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Tire Changing!Grant demystifies the black art of Tire Changing and Repair to help you STAY on the road! "Very informative and practical." See the trailer here!
Ladies on the Loose! For the first time ever, a motorcycle travel DVD made for women, by women! These intrepid women share their tips to help you plan your own motorcycle adventure. They also answer the women-only questions, and entertain you with amazing tales from the road! Presented by Lois Pryce, veteran solo traveller through South America and Africa and author of 'Lois on the Loose', and 'Red Tape and White Knuckles.'
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i'm looking for opinons on taking a second spare wheel with me on a trip to iceland. i have michelin xzy's on landrover wolf rims (vehicle is landrover 110)
looking through the web, i've noticed that VASS in the u.k do tyre and rim for £40+vat upwards. this doesn't seem too much for peace of mind plus i believe that the XZY is a pig to try and remove from the rim. it took my local truck tyre fitters an age to fit them and i won't repeat what they said!
the tyres from VASS are certainly cheap. remember though, that the ones they advertise are on 6.5" rims, whereas the wolf ones are 6 or 5.5" IIRC. although it shouldn't make too much difference in the handling.
The XZY's are quite a tough tyre, and the sidewalls are more truck like than car link, but i've managed to swap one on a rim using a couple of crowbars, no problem.
Check that you are getting a wolf rim as well as I believe the offset is different (I am sure someone will correct me here if I am wrong!!) The wolfs (Wolves??!)run on XZYs so should be no problems there, although Vass advised me that in their opinion the XCL was a better tyre, the XZY can have problems with the tread pulling out of the carcass if they are getting on a bit, not sure how the XCL will fit on your rims though.
I have had loads of tyres off Vass. As well as being very well priced and nice guys they are knowledgable and willing to show you a few tricks (like getting tyres off wolf rims!) they showed me how to do my split rims. May be of limited use given where you live but you may be able to squeeze a bit of info out of them.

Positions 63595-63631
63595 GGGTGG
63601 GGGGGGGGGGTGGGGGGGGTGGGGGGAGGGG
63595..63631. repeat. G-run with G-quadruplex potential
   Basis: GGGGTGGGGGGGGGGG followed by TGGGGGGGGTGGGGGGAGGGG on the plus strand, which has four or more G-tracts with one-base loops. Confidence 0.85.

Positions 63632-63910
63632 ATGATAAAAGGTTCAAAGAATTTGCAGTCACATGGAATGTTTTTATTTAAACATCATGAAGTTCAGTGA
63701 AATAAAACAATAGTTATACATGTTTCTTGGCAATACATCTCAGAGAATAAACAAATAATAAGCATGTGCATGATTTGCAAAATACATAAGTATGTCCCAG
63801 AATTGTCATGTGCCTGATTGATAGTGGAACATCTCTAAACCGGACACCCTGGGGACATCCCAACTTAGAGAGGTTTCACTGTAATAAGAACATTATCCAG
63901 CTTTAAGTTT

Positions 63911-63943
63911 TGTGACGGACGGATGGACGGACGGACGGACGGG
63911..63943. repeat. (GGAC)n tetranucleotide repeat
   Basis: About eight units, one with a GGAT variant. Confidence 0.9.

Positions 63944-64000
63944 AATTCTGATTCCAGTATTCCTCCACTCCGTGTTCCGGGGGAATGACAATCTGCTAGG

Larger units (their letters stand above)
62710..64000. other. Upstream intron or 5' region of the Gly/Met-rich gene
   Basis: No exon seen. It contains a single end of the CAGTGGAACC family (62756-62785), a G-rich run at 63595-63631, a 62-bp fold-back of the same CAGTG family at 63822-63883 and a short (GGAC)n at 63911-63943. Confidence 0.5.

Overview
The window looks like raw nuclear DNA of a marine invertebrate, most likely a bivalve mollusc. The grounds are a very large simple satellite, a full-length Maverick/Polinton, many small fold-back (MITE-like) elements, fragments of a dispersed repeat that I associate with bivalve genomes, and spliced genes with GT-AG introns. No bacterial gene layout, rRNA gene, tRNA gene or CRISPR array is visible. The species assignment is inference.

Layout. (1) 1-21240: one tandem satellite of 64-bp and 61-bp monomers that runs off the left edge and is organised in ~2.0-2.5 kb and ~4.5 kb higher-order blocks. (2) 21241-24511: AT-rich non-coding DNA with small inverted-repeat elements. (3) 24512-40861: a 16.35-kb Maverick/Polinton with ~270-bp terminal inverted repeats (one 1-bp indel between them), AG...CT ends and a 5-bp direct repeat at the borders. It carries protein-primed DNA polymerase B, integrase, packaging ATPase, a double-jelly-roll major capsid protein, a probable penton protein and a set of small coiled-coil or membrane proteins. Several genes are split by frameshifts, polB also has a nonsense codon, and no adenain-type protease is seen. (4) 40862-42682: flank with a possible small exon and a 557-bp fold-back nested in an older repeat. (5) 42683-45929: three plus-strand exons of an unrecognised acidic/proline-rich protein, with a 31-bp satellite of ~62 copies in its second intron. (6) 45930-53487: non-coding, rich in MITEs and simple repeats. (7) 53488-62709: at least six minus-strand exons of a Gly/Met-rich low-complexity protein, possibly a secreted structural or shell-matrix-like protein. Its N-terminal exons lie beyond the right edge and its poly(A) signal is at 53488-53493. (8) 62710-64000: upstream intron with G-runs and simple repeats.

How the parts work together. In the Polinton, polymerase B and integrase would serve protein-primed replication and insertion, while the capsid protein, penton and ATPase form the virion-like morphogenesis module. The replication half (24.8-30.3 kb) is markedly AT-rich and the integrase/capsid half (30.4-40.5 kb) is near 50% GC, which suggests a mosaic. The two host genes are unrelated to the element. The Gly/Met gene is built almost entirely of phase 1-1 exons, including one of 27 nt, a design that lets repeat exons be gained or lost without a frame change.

I would definately advocate taking a second spare on an expedition. multiple punctures do happen, and it easier to change a wheel in the field than a tyre. It's unlikely you'll irrepairably damage one of your rims, given what wolf rims are like your more likely to shift the earths orbit! take a couple of tubes as well, in case you rip a sidewall on all that rock! It won't be safe on the road but could get you out of a fix.
The environment is different, I suppose the roads are alot harsher than Iceland plus you have to deal with the heat, but whenever I travel out of town I take two complete spares on the roofrack.
On average I do about 600km per day which usualy means about 8 hours driving a day and although changing a flat can be a good excuse for a brew up - I like to leave repairing tubes until after dinner in the evening.
My next trip is about 7000km to Zim and then Angola and I am now using a locally made Firestone Stallion (MT) which is 12 ply. I've changed alot of tyres here in Africa (my old 10 ply XZL's averaged 1 punture per day on safari) and I swear by the Ozzie Tyrepliers and tyre irons - sorry to say the ones I bought from Matt Savage just were not up to the job.
BTW: all the safari ops here carry two spares - usually on HD rear double wheel carriers. Make sure you remove the tyre from the rim and clean it up before you leave on expedition.
Hi Jeremy, in my defence, you had the 51cm (£7) tyre levers (back in April '03!!).
The big macho 77cm ones (£16) are about half as thick again, and more for every day use on big tyres.
I think you'd have been better off with them.
Have a good trip to Angola.
All the best,
.... just found some cheap Prosecco white wine at Lidl, £2.39 a bottle, REALLY nice on a hot day! bye..